Thayatal National Park (Nationalpark Thayatal)


Thayatal National Park is a protected reserve located in the Lower Austria on the border with a Czech Republic where protected biosphere stretches into Podyjí National Park.


Location: Lower Austria Map

Area: 1300 hectares



Descritpion of Thayatal National Park

Thayatal National Park reserve gets its name after a river Thaya that flows between hills. At 311 km it is the longest tributary to the Morava River. Originally this area was supposed to be filled up by an artificial lake after construction of a hydro plant. However public outcry stopped these plans from fruition. Thayatal National Park was established in 1997 after the Lower Austrian National Parks Act. Currently there are plans to expand the area, but no concrete steps have been made.


The tallest peak in Thayatal National Park is a mount Umlaufberg, completely surrounded by forests and rift valleys. This smallest protected area of Austria was established in 1971 and covers a total 1300 hectares of pristine untouched nature. In addition to marvellous nature you can visit ruins of medieval stronghold of Kaja and Hardegg Castle within its boundaries.


In addition to the town of Hardegg, the national park also includes Hardegg Castle and the Kaja ruins. Directly from the Austrian part you can go to the Czech National Park in Hardegg over the bridge over the Thaya, which forms the state border, or go by bike.

In addition to the orientation towards the sun, the shape of the valley and the chemical properties of the bedrock are also responsible for the ecological diversity.

Although the national park is much older on the Czech side, efforts to place it under protection in Austria also go back a long way.

After it became known in 1984 that a power plant was to be built on the Czech side of the Thaya, citizens' initiatives and the city of Hardegg successfully tried to prevent this.

In 1988 and 1991, two areas along the Thaya were placed under nature protection by decree of the Lower Austrian provincial government. These two areas are the forerunners of today's national park.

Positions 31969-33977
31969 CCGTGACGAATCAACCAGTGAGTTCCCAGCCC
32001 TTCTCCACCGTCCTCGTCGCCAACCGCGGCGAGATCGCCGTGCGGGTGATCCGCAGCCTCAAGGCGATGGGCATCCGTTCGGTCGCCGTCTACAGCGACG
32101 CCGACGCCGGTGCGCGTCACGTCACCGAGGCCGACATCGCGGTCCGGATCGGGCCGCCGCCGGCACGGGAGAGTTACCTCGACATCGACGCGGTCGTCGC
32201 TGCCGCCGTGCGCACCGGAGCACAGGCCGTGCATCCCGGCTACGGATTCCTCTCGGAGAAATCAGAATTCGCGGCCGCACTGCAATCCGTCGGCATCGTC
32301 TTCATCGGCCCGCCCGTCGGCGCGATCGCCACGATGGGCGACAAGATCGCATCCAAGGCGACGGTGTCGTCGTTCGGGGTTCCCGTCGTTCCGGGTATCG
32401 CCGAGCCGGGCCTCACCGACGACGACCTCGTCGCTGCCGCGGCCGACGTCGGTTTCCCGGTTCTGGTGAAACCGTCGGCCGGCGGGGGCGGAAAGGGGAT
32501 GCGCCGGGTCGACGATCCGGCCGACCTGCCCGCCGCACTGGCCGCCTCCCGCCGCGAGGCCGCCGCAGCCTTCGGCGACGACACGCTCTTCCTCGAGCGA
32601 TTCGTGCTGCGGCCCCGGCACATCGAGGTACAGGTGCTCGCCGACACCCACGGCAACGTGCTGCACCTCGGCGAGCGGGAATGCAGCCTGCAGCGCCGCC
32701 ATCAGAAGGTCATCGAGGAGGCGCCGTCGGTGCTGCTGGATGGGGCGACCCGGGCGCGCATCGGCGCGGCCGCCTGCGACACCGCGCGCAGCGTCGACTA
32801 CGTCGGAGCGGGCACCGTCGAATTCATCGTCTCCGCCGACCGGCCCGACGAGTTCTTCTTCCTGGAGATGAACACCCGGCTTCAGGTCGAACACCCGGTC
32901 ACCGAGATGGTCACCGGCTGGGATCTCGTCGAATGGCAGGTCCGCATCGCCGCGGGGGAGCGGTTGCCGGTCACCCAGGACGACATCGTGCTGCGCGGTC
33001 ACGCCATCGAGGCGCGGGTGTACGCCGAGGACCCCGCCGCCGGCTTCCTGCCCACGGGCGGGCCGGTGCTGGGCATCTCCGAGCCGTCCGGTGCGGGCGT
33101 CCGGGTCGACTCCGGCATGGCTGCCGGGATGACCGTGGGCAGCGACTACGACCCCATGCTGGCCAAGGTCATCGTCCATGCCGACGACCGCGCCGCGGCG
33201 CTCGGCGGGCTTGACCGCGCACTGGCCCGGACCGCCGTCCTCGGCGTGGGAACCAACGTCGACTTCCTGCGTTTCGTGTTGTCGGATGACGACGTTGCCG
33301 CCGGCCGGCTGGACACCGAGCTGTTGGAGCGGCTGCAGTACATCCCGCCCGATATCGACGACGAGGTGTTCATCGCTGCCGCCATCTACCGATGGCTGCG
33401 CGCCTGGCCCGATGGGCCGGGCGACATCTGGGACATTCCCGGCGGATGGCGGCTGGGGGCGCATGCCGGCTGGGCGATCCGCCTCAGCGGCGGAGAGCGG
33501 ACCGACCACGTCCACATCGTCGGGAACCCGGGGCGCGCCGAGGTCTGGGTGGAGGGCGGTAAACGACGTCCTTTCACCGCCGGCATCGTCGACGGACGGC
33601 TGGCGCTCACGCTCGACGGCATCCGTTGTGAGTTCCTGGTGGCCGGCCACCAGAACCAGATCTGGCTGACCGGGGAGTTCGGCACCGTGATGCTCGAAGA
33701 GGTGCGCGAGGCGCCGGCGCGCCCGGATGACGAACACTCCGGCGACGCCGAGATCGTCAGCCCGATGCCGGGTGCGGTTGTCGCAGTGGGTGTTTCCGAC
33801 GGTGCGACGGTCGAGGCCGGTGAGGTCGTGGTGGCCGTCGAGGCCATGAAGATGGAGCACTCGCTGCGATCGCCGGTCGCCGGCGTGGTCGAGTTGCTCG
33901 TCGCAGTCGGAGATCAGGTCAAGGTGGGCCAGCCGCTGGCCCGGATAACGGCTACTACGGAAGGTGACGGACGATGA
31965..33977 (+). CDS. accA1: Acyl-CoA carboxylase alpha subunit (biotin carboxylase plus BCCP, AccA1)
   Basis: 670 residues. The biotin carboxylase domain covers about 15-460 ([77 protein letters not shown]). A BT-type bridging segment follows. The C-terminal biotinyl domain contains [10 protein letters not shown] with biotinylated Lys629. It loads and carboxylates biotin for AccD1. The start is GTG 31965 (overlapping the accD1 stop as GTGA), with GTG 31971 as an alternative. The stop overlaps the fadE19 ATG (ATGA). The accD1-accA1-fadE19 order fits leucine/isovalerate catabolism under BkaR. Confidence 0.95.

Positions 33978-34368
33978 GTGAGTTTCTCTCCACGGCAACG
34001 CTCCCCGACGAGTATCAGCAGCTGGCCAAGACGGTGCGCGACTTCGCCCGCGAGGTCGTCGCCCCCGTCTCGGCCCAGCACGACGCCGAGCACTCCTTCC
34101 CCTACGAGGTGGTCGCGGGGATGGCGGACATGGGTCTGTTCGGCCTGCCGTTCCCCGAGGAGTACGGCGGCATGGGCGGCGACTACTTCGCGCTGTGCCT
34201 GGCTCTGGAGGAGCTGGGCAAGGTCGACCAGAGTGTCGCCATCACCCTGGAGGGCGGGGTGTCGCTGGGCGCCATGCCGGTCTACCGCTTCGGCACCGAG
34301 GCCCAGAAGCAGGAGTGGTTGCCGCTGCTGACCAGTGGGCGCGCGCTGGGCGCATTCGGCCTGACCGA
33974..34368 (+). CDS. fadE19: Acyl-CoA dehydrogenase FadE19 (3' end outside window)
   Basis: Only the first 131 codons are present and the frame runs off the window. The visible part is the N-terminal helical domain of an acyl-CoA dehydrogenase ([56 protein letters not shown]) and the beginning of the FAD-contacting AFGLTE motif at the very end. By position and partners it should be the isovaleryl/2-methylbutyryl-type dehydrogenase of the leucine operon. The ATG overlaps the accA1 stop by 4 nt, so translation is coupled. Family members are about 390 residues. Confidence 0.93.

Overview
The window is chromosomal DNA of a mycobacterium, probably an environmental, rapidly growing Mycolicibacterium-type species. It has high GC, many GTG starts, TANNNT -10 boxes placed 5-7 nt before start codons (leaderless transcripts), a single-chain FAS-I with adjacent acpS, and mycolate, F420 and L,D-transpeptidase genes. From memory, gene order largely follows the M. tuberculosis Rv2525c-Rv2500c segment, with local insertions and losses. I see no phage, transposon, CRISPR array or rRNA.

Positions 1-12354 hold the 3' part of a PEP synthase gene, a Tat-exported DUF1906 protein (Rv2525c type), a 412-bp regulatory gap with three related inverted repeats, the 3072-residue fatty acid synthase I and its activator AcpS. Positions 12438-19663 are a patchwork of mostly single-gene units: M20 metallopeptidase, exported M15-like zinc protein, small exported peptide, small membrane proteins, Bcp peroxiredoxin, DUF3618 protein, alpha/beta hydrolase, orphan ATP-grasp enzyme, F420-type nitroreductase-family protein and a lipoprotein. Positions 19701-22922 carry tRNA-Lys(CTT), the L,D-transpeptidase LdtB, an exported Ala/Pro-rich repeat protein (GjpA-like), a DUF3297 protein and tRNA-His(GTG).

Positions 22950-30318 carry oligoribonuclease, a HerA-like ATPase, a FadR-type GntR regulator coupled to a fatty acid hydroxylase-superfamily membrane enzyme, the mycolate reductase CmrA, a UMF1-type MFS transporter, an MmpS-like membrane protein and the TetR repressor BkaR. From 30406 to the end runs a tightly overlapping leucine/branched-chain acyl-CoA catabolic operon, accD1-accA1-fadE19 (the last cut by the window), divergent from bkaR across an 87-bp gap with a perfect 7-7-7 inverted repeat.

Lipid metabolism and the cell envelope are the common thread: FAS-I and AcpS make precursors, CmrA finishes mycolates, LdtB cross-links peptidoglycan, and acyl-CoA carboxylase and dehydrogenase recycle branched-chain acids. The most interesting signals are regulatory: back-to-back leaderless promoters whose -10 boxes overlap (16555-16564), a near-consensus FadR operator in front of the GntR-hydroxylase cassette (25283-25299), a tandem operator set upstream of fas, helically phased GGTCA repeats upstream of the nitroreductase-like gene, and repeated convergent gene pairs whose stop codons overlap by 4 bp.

After the national park was created in the Czech Republic in 1991, it was decided in Austria as early as 1992 to draw level with the protected status.

After the preparation of the various feasibility studies and the creation of the legal framework, the state treaty was signed in 1997 between the Ministers Bartenstein and Edlinger for the Republic and Governor Proell for the State of Lower Austria for the establishment of the national park.

The smallest national park in Austria is home to half of all plant species found in the country. The reason for this is that the area lies on the climatic boundary between the rougher, wetter plateau climate of the Central European transitional climate in the Waldviertel and the continentally influenced Pannonian climate in the Weinviertel. In the western part and on the shady northern slopes, beech forest communities dominate, in which sycamore, yew and sycamore elm can also be seen in addition to the common beech. In the herb layer grow martagon lily, daphne, sorrel, onion toothroot, single-flowered pearl grass and, as a special feature, the white forest bird.

Especially in the eastern part of the area, oak and hornbeam forests can be found on the southern slopes, which are very dry and warm due to the sun's rays. The larva of the stag beetle is growing in the fallen trees. The rare steppe polecat migrates through the larger dry and warm oak forest stands of the Czech national park.

Numerous rare animal and plant species have been able to defend their habitat in the Thayatal: otters, dice snakes, crested newts and the white-tailed eagle as winter guests benefit from the intact river ecosystem. Black storks, Aesculapian snakes and white-backed woodpeckers live hidden in the near-natural forest stands. The dry grasslands and rocky sites are also an important habitat for endangered species such as the eastern green lizard, smooth snake, eagle owl and common raven. After the opening of the Iron Curtain, animal species that had already disappeared from Austria were sighted again in the Thayatal: the elk and the wildcat.

The valley on the border: Thayatal National Park, documentary, 50 min., Austria, 2000, production: Lotus Film, written and directed by: Heinz Leger
In the realm of the wildcat: 10 years Thayatal National Park, documentary film, 23 min., Austria, 2009, production: ORF-Landesstudio Niederösterreich, director: Sabine Daxberger
Experience Austria: Return of the Wilderness - The Thayatal National Park in Lower Austria, documentary, Austria, 2020, Austria, 2009, production: ORF-Landesstudio Niederösterreich, director: Sabine Daxberger